In the early part of the 20th century, Fritz Kreisler was considered one of the leading violinists of his time.
Extraordinarily talented, he started his musical studies at age 4, and was admitted to the Vienna conservatory at age 7. He took violin lessons with Hellmesberger Jr., studied theory with Anton Bruckner, gave his first public performance at age 9 and graduated at 10! After further studies at the Paris Conservatory — violin with Massart and composition with Delibes — Kreisler embarked on an exceedingly hyped but less than successful concert tour of the United States. So he came back to Europe and abandoned music in favor of a career in medicine, and he also served as an officer in the Austrian army. Yet eventually, he returned to the concert stage and his appearance as soloist with Arthur Nikisch and the Berlin Philharmonic on 1 December 1899 launched his international career.
Kreisler performed to critical acclaim and huge popularity around the world, and Elgar composed his Violin Concerto for him. Kreisler was at the vanguard of the emerging music recording industry, and he delighted audiences with performances of lost classics by famous composers. According to Kreisler, he personally had discovered manuscripts of unknown compositions by Corelli, Pugnani, Vivaldi, and Couperin in a French monastery. Audiences would flock to Kreisler’s solo recitals to hear yet another unknown masterpiece, and these lost classics quickly entered the repertoire of other performers as well.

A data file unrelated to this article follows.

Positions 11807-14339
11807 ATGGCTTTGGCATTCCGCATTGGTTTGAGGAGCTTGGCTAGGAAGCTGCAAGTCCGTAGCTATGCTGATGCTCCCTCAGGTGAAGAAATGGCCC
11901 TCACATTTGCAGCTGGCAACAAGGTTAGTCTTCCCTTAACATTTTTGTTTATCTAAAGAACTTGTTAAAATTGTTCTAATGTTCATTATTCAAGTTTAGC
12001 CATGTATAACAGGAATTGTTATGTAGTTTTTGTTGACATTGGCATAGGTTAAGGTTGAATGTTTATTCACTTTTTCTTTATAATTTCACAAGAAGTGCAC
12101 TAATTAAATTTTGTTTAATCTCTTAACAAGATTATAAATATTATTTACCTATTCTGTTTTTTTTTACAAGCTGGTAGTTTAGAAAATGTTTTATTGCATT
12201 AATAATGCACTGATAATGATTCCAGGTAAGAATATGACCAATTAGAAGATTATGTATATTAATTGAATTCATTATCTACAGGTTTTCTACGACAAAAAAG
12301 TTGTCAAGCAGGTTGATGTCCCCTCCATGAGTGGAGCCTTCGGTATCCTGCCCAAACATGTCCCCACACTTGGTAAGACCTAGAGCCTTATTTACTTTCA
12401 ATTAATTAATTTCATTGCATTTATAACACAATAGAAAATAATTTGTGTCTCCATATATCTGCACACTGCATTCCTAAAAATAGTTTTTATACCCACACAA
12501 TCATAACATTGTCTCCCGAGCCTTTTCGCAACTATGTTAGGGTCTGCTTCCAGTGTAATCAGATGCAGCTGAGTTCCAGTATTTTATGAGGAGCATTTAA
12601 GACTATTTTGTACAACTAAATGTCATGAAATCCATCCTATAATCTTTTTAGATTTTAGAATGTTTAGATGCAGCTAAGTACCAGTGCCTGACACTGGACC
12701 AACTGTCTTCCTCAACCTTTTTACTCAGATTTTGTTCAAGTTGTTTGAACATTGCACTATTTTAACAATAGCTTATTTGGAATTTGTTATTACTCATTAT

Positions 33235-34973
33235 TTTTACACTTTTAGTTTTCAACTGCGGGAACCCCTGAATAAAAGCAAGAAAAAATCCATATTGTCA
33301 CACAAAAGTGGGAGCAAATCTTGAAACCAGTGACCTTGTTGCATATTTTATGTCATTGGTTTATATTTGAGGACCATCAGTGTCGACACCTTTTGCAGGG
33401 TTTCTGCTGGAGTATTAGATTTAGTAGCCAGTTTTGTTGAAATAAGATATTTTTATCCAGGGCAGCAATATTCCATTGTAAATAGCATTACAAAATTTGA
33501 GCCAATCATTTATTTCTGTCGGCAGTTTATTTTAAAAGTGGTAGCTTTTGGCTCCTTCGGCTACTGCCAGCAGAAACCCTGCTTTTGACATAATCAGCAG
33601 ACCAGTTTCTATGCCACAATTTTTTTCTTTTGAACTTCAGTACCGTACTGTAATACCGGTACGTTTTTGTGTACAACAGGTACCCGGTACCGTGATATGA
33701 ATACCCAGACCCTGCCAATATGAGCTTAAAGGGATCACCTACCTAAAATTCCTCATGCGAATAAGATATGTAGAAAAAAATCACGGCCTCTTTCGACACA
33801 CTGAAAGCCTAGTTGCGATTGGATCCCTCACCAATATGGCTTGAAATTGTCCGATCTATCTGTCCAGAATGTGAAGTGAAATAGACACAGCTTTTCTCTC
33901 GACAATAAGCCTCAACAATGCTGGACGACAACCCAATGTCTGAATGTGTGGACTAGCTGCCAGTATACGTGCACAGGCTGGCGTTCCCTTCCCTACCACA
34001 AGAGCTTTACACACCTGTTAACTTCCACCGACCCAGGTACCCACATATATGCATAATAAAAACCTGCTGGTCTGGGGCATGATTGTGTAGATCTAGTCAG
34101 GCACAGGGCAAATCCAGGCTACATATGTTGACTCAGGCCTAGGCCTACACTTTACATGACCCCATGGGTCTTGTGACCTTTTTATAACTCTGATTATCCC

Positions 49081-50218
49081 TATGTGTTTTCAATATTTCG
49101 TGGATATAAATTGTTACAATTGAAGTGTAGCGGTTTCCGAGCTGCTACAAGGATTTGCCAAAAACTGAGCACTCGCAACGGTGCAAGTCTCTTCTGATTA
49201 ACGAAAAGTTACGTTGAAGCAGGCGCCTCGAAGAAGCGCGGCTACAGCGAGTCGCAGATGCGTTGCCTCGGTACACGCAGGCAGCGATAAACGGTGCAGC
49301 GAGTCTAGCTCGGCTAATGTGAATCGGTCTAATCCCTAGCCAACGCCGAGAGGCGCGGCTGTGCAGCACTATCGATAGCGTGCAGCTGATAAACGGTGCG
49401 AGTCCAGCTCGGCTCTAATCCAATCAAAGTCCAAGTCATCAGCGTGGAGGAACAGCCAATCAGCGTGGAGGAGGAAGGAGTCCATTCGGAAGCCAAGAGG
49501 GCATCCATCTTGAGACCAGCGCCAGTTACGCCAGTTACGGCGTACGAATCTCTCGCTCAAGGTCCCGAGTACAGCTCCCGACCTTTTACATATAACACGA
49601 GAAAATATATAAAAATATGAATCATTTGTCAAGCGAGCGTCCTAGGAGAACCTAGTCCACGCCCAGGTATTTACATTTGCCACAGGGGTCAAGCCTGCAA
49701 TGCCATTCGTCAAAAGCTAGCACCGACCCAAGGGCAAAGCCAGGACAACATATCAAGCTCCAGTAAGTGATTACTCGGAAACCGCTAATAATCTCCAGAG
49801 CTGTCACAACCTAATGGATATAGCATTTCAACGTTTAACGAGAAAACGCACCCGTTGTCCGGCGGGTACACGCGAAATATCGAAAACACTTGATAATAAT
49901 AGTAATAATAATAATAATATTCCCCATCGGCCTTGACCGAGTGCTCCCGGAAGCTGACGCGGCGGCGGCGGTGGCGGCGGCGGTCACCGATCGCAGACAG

On Kreisler’s 60th birthday on 2 February 1935, the New York Times music critic Olin Downes sent him a telegraph wishing him a happy birthday. He jokingly asked if he himself was actually the composer of all those “lost classics” that had made him so famous. To his surprise, Kreisler unapologetically confirmed that he had been the composer all along. The music industry was outraged, probably because they had ever so willingly allowed themselves to be deceived. Kreisler pointed out “that should make no difference who wrote the works as long as people enjoyed them. The name changes, the value remains.” Clearly, audiences agreed with Kreisler’s assessment as his popularity skyrocketed following the scandal.
Fritz Kreisler: “Pugnani” Preludium and Allegro